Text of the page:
In his statement, Crane told the committee that, “I approach this issue as a neutral, someone who stands for the rule of law, particularly on the battlefield and for the protection of noncombatants. We live in an age of extremes. Dirty little wars arise across the globe. Parties to the conflict pay little heed to the laws of armed conflict. Many of these largely non-international armed conflicts see civilian casualties mount, most of
them women and children. The conflict in Sri Lanka was one such dirty little war, which saw the death and destruction of tens of thousands of human beings on both sides.”

Crane was a member of a panel of experts advising the Commission of Missing Persons set up by the Sri Lankan government in 2014. “I spent days walking the battlefields of the conflict in Sri Lanka, particularly of the final campaign in the Winter of 2009.”

Crane enumerated several humanitarian and war crimes issues that arose from the conflict and that have yet to be properly reconciled. These include violations of international humanitarian law committed by all sides, the intentional targeting of civilians in a campaign of terror to seek a military and political conclusion, and a brutal final campaign in the winter of 2009 that was exacerbated by an increasingly desperate Liberation Tigers of Tamil Eelam army (the LTTE, or “Tamil Tigers”).

Noted Chairman Smith, “Although the civil war ended almost 10 years ago, important work remains to make sure basic human rights are being respected in Sri Lanka. The resurgence of Buddhist Sinhalese nationalism poses a particular challenge to ethnic reconciliation. It is imperative for Congress to exercise leadership on this issue and ensure that a country as strategically located as Sri Lanka doesn’t collapse again.”

 

Corri Zoli Discusses North Korea Summit with WSYR

Speaking to WSYR’s Dave Allen on June 12, 2018, Director of Research Corri Zoli analyzes the summit between President Donald Trump and North Korean President Kim Jong-un and the fate of the verbal de-nuclearization agreement between the two leaders. While cautioning some skepticism, Zoli says Kim’s action’s before and after the summit offer some amount of hope that a lasting nuclear and peace deal can be reached and that the Western-educated dictator might be a “change agent” for the hermit nation.

David M. Crane to Discuss Yemen Crisis at Stimson Center Discussion

The conflict in Yemen is currently one of the world’s worst humanitarian crises, yet is often forgotten by the international community. It is reported that close to 6,000 civilians have been killed in the conflict and almost 9,000 wounded as a result of indiscriminate and disproportionate airstrikes, artillery fire, and rocket launches. Many civilians languish and are tortured in secret prisons. The suffering of ordinary citizens is exacerbated by blockades of humanitarian aid and food.

On June 26, 2018, INSCT Faculty Member David M. Crane will join other distinguished speakers at a Stimson Center event to explore how war crimes, crimes against humanity, and the most egregious human rights violations can be addressed via international law to promote accountability, uphold fundamental humanitarian standards, and obtain reparations for the countless victims of the Yemen crisis.

Crane will lead the discussion with former Ambassador-at-Large for War Crimes Stephen Rapp. Discussants will be Amanda Catanzano, Senior Director for International Program, Policy, and Advocacy, International Rescue Committee; Waleed Al Hariri, Director of US Office, Sana’a Center for Strategic Studies; Raed Jarrar, Advocacy Director, Middle East and North Africa, Amnesty International; Kate Kizer, Policy Director, Win Without War; Don Picard, Chief Legal Advisor, Yemen Peace Project; and Sarah Leah Whitson, Executive Director, Middle East and North Africa Division, Human Rights Watch.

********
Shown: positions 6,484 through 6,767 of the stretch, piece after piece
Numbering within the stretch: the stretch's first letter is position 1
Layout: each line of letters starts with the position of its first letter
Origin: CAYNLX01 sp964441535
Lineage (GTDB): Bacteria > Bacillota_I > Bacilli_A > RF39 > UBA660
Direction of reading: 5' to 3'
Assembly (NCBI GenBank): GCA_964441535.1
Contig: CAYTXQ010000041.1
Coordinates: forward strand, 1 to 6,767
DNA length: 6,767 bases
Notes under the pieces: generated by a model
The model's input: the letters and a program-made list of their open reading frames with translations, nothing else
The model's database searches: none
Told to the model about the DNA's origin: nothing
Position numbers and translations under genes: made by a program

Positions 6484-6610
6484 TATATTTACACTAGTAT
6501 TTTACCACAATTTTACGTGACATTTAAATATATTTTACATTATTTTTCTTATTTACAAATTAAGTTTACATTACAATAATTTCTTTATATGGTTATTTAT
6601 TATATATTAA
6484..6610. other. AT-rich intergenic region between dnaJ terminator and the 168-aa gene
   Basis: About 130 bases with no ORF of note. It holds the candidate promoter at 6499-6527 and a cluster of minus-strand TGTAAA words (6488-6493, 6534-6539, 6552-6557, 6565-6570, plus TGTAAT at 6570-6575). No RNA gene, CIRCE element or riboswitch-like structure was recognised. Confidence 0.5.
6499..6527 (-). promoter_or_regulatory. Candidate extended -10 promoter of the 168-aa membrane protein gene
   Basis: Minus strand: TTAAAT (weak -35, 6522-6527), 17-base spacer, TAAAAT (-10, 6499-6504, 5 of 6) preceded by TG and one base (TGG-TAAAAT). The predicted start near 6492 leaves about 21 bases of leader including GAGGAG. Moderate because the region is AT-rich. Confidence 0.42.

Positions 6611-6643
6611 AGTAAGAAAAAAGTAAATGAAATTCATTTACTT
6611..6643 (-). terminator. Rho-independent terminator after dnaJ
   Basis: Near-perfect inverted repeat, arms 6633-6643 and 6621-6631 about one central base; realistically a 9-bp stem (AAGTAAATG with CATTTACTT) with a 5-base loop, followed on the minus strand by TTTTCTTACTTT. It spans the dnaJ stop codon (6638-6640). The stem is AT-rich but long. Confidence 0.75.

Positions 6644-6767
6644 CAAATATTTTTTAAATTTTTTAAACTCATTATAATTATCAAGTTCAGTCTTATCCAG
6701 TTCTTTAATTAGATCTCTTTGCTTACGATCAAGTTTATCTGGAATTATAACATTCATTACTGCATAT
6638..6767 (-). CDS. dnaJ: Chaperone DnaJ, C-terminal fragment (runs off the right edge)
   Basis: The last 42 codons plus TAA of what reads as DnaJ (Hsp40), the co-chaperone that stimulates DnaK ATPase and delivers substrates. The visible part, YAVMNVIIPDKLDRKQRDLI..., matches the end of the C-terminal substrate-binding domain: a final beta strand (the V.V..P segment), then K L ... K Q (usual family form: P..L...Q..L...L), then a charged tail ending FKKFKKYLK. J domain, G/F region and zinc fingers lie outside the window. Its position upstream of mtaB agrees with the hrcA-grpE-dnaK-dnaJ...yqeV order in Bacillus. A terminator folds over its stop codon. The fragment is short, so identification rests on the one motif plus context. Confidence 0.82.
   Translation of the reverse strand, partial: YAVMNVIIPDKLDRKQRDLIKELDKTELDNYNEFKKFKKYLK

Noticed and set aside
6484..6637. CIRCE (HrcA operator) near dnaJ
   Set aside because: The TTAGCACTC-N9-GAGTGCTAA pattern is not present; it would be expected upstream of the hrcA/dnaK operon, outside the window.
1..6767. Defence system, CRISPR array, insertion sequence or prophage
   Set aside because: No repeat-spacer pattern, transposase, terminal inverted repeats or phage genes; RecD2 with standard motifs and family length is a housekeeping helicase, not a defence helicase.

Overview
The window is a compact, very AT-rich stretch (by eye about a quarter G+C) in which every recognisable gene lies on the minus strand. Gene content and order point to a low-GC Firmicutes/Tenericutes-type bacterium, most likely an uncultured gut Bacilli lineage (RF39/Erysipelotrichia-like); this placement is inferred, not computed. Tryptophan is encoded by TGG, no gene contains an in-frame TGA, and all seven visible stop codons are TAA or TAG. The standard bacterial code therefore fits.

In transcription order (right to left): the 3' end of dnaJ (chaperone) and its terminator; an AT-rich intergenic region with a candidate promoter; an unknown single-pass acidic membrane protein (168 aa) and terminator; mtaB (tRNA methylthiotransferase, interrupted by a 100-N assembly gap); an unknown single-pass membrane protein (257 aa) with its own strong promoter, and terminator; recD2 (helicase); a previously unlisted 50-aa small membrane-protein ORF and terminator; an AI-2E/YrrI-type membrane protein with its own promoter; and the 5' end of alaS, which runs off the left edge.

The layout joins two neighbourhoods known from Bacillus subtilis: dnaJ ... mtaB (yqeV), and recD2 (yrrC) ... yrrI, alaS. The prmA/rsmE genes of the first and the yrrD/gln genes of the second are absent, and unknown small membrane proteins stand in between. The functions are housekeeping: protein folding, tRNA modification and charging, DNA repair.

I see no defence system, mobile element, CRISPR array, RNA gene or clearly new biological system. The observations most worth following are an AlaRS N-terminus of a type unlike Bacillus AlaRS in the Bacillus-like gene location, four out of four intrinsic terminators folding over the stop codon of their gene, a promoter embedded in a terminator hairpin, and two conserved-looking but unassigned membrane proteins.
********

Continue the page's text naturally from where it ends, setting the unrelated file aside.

Learn more about the event.

 

INSCT Hosts State Board of Elections Cybersecurity Tabletop Exercise

On June 7, 2018, the Institute for National Security and Counterterrorism (INSCT) hosted one of a series of statewide exercises that focus on cybersecurity preparedness and response to threats to New York State election systems. These first-of-their-kind tabletop exercises are sponsored by NYS Board of Elections (BOE) and US Department of Homeland Security (DHS) in partnership with the NY Division of Homeland Security and Emergency Services, NY State Police, and the NYS Intelligence Center.

Taking place in the College of Law, the Onondaga County tabletop exercise–like the other five regional exercises–was designed to identify areas for improvement in cyber incident planning, preparedness, and response through realistic scenarios that simulate the undermining of voter confidence, voting operations interference, and attacks on the integrity of elections.

State and local officials, led by the BOE and DHS Cyber Incident Response Team, will utilize information gleaned from these tabletop exercises with state, local, and federal stakeholders to identify risks and develop necessary steps to safeguard the election process.

Contoured for each region, the scenarios are based on a combination of real world events and potential risks facing election infrastructure. These threats include possible social media manipulation, disruption of voter registration information systems and processes, attacks on voting machines, and the exploitation of board of elections business networks.

The tabletop exercises are part of a BOE cybersecurity plan that was approved on May 3, 2018, to further strengthen cyber protections for New York’s elections infrastructure through the Secure Elections Center.

NYSBOE_Tabletop_Exercise